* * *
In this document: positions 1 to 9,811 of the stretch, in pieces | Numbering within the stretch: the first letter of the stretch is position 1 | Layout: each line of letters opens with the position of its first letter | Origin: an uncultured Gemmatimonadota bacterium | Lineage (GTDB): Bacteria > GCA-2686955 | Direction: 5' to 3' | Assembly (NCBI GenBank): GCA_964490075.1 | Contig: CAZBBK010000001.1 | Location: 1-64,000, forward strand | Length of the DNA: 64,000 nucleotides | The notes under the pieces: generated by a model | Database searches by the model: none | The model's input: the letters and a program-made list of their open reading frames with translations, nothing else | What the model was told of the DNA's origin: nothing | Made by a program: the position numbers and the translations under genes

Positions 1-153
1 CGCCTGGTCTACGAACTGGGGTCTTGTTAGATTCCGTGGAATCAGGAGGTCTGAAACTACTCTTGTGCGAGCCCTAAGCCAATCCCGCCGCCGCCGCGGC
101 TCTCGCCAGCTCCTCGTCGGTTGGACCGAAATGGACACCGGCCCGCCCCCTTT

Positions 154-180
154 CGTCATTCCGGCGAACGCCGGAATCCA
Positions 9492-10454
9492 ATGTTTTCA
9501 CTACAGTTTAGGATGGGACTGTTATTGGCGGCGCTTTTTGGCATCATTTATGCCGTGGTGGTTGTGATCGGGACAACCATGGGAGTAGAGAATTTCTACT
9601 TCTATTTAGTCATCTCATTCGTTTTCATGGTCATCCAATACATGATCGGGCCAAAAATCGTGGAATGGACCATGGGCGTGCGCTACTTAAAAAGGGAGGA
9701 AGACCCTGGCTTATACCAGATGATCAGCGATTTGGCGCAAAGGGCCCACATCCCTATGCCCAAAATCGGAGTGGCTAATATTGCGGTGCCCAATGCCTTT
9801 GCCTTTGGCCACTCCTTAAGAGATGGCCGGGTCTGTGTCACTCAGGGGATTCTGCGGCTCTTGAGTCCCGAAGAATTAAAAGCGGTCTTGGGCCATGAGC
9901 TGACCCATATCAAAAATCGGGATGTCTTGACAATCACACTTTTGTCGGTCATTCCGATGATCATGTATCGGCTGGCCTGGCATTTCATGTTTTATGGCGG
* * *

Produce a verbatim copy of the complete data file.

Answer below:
In this document: positions 1 to 9,811 of the stretch, in pieces | Numbering within the stretch: the first letter of the stretch is position 1 | Layout: each line of letters opens with the position of its first letter | Origin: an uncultured Gemmatimonadota bacterium | Lineage (GTDB): Bacteria > GCA-2686955 | Direction: 5' to 3' | Assembly (NCBI GenBank): GCA_964490075.1 | Contig: CAZBBK010000001.1 | Location: 1-64,000, forward strand | Length of the DNA: 64,000 nucleotides | The notes under the pieces: generated by a model | Database searches by the model: none | The model's input: the letters and a program-made list of their open reading frames with translations, nothing else | What the model was told of the DNA's origin: nothing | Made by a program: the position numbers and the translations under genes

Positions 1-153
1 CGCCTGGTCTACGAACTGGGGTCTTGTTAGATTCCGTGGAATCAGGAGGTCTGAAACTACTCTTGTGCGAGCCCTAAGCCAATCCCGCCGCCGCCGCGGC
101 TCTCGCCAGCTCCTCGTCGGTTGGACCGAAATGGACACCGGCCCGCCCCCTTT

Positions 154-180
154 CGTCATTCCGGCGAACGCCGGAATCCA
Positions 9492-10454
9492 ATGTTTTCA
9501 CTACAGTTTAGGATGGGACTGTTATTGGCGGCGCTTTTTGGCATCATTTATGCCGTGGTGGTTGTGATCGGGACAACCATGGGAGTAGAGAATTTCTACT
9601 TCTATTTAGTCATCTCATTCGTTTTCATGGTCATCCAATACATGATCGGGCCAAAAATCGTGGAATGGACCATGGGCGTGCGCTACTTAAAAAGGGAGGA
9701 AGACCCTGGCTTATACCAGATGATCAGCGATTTGGCGCAAAGGGCCCACATCCCTATGCCCAAAATCGGAGTGGCTAATATTGCGGTGCCCAATGCCTTT
9801 GCCTTTGGCCACTCCTTAAGAGATGGCCGGGTCTGTGTCACTCAGGGGATTCTGCGGCTCTTGAGTCCCGAAGAATTAAAAGCGGTCTTGGGCCATGAGC
9901 TGACCCATATCAAAAATCGGGATGTCTTGACAATCACACTTTTGTCGGTCATTCCGATGATCATGTATCGGCTGGCCTGGCATTTCATGTTTTATGGCGG